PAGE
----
Contact Akin at stephanieakin@rollcall.com and follow her on Twitter at @stephanieakin .

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After a contentious Democratic primary season in which presumptive presidential nominee Hillary Clinton was accused of being too cozy with corporate interests, many such players will keep a low profile at the party’s national convention.

Major business groups and financial institutions either played coy about their plans or said they were skipping the event altogether.

The Securities Industry and Financial Markets Association, the Consumer Bankers Association and the National Association of Manufacturers had no plans for the Democratic convention, the trade groups say. Citigroup declined comment. Goldman Sachs didn’t respond to an inquiry about its role. The Financial Services Roundtable didn’t offer details, either.

But even with some of K Street’s major players either sitting out the events or keeping it on the down-low, lobbyists and an array of their clients plan to hit Philadelphia with a new sense of freedom. Unlike Barack Obama, who famously banned lobbyists from contributing to his campaigns or to the Democratic National Conventions in 2008 and 2012, lobbyists’ money is welcome again.

“There may be more sensitivities because of the primary challenge and the perceived influence of big donors and Wall Street specifically, but I don’t see any evidence of a major shift,” says Sheila Krumholz, head of the Center for Responsive Politics. “The purpose of the modern political convention is to both rally the base and fundraise like heck and to continue to stroke the donors so they continue to give.”

Though Obama’s restrictions on lobbyists led to some of them sporting, irreverently, scarlet letter Ls at the president’s first convention in Denver, such stunts aren’t likely at the off-site party scene around Philadelphia over the week.

The National Retail Federation, for one, will host a big bash at the National Constitution Center on July 27 celebrating women in the industry, says David French, the organization’s senior vice president for government relations.

“It’s not going to have an overtly partisan flavor, but it is at the convention,” says French, a one-time aide to then-Sen. Rick Santorum, a Pennsylvania Republican. “It’s a great opportunity to have a good time with friends of the industry and to acknowledge the process and to acknowledge things in retail that are very important.”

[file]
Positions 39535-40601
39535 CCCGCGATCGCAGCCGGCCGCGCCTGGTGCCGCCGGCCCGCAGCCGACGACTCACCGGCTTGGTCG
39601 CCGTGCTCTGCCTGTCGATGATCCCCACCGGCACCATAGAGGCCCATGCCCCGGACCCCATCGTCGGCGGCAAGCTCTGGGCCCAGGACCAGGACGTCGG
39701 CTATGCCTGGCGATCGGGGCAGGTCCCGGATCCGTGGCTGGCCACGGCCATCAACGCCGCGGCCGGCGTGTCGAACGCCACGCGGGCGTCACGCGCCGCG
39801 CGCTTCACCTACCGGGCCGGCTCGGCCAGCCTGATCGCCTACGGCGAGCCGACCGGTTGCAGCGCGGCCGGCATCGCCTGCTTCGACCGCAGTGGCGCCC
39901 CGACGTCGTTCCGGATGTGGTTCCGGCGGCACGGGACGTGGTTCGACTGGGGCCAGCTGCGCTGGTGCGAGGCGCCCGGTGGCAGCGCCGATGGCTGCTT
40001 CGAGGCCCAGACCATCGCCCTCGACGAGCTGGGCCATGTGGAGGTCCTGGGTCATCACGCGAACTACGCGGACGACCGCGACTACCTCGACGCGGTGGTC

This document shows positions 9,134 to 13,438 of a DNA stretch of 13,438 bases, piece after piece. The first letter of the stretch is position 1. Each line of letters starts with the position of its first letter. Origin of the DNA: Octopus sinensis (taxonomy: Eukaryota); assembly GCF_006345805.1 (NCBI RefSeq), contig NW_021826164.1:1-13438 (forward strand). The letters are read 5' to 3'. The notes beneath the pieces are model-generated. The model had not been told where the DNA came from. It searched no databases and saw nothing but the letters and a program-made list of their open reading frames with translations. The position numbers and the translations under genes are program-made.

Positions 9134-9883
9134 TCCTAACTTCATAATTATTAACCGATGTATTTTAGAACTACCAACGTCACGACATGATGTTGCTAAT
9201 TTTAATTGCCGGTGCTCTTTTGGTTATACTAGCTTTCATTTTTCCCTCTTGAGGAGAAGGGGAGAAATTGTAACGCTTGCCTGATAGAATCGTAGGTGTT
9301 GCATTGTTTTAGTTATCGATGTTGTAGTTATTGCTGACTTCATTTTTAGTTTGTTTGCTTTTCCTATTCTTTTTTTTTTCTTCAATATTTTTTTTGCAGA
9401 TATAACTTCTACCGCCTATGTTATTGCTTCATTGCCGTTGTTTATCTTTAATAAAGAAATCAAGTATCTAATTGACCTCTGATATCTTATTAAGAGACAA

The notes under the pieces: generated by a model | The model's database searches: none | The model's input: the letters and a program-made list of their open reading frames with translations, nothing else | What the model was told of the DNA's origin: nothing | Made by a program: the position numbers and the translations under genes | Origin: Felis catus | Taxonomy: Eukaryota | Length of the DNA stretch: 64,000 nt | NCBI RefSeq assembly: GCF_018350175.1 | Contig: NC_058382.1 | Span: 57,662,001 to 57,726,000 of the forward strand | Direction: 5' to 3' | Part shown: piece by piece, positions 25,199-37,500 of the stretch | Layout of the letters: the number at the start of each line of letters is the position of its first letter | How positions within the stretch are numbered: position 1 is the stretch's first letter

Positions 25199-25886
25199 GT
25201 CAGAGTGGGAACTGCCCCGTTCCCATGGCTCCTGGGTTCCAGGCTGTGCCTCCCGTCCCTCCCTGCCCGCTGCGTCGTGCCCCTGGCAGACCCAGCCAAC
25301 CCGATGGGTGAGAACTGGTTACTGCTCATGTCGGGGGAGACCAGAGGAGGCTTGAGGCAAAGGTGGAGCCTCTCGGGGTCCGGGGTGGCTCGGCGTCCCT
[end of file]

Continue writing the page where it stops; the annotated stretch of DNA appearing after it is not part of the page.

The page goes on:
QVC, a member of the retail federation, is based in Philadelphia and will have a signature role, French notes. “We’ll invite a wide range of folks from the Hill, from the Philadelphia retail community, from the national retail community and friends all around the country,” he says.

Lobbying associations with convention plans typically try to “facilitate some kind of conversation for their industry,” explains J.P. Moery, whose Moery Co. consults for associations. “Organizations see it as important to be present in a very important time around the political and elected leaders in this country. This is the Super Bowl for those two parties, and it’s important to be present.”

For months, lawyer Kenneth Gross has fielded inquiries from clients about the dos and don’ts of hosting convention shindigs. Modest receptions and hospitality suites are usually fine, says the head of the political law practice at Skadden, Arps, Slate, Meagher & Flom.

But since not all attendees are subject to identical rules, it can get tricky. Most groups organize their events to comply with House and Senate gift rules, Gross says, but some states put even tougher restrictions on their officials, while political appointees in the Obama administration must follow strict ethics orders they signed when taking their jobs.

“It is challenging to navigate,” Gross says. “I also have people be prepared to give an amount of the value if someone wants to attend, so they could pay their own way.”

Lobbying groups that want to put on more than a reception with food and drink of nominal value may opt to host a charitable event. This allows them to host dinners, music concerts and even golf outings. As long as more than 50 percent of the proceeds go to charity, then an event likely qualifies for the charity exemption, Gross says.